Many children with chronic heart disease subsequent to undetected rheumatic fever are brought to the physician.1 While the acute phases and the numerous manifestations of this condition have been repeatedly studied,2 the end-results of the cardiac damage have received less attention. The prevalent view that heart muscle failure in childhood is similar to that found in adults is misleading.3 The manner in which the child's heart affected by cardiovalvular disease fails must be carefully understood before therapy adequate to prevent further progress of the damage can be instituted.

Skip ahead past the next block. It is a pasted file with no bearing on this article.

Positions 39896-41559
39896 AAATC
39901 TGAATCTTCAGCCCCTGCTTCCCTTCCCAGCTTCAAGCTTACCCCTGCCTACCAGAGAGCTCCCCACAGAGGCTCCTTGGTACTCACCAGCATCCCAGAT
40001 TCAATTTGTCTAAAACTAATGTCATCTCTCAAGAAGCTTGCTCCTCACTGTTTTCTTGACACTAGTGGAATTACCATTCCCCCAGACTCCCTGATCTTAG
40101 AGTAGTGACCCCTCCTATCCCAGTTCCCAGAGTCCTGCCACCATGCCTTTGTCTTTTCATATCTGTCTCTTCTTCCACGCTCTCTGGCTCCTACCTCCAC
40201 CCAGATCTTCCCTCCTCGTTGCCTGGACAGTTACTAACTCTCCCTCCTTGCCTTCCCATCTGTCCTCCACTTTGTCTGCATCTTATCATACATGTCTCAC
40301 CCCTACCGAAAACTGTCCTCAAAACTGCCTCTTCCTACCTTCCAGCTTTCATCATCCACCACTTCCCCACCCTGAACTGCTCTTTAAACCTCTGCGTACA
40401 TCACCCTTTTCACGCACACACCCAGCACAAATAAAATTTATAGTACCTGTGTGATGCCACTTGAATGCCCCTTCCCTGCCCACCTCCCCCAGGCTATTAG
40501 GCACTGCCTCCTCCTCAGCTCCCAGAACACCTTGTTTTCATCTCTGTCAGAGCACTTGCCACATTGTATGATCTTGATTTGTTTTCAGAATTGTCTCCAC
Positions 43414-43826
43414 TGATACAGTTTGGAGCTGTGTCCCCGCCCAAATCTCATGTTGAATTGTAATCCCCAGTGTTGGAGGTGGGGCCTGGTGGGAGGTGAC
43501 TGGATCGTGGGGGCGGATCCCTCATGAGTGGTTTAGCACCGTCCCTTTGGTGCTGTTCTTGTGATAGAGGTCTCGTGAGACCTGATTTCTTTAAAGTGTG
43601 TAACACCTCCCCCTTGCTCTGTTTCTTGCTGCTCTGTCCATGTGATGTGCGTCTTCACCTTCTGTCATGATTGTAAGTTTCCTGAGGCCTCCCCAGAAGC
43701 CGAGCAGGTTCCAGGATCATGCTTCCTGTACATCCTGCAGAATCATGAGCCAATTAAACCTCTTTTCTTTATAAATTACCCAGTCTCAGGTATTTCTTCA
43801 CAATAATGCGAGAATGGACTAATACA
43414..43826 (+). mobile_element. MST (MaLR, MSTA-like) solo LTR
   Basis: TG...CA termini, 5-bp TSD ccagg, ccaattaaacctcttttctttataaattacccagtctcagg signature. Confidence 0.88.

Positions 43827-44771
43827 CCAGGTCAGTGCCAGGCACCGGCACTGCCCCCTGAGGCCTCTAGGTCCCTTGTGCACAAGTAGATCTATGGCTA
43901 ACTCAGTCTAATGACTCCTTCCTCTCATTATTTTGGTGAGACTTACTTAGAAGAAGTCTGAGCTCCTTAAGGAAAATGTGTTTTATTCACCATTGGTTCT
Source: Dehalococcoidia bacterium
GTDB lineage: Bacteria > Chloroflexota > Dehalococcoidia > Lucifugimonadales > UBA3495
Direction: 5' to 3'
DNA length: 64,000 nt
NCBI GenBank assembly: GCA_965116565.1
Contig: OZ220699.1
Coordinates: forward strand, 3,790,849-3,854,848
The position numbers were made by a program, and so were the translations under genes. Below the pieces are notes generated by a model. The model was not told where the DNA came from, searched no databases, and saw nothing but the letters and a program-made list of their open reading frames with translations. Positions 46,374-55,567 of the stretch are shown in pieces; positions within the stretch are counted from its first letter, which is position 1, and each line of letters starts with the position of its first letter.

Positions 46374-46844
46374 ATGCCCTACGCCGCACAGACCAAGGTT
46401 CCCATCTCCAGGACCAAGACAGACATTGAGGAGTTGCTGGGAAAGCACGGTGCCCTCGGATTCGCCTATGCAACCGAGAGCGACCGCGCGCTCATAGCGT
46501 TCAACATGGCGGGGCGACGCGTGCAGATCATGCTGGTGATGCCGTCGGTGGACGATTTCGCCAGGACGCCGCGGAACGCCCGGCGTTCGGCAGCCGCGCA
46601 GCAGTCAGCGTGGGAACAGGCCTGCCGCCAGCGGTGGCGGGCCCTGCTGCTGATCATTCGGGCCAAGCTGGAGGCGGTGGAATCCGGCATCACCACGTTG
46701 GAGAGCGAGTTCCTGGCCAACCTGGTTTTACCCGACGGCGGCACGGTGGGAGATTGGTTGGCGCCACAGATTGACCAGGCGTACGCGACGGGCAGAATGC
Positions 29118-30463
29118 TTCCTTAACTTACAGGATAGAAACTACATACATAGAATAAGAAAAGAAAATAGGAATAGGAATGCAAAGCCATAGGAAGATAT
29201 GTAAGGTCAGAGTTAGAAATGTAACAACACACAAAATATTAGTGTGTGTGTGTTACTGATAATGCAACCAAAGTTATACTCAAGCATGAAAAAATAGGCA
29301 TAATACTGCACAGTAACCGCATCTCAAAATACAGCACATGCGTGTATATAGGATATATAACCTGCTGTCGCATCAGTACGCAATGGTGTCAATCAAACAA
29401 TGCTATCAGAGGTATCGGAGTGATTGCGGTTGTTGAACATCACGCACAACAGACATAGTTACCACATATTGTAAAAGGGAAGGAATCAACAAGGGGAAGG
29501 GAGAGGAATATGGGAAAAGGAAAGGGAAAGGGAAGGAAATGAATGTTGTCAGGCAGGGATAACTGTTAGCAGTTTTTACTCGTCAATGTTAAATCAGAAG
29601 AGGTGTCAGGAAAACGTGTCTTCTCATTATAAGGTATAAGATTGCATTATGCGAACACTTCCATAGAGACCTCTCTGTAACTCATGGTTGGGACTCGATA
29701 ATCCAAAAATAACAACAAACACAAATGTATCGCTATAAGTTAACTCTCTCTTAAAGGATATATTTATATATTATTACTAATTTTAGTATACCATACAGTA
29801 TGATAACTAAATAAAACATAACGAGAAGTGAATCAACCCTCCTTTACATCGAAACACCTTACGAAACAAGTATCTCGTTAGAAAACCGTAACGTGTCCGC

In an analysis of the case histories of 185 children under 15 years of age admitted to the Montefiore Hospital and found to be suffering with chronic rheumatic endocarditis, there were 100 who showed signs of heart failure. The time spent by these children in this institution varied from one month to five years. Since the average period of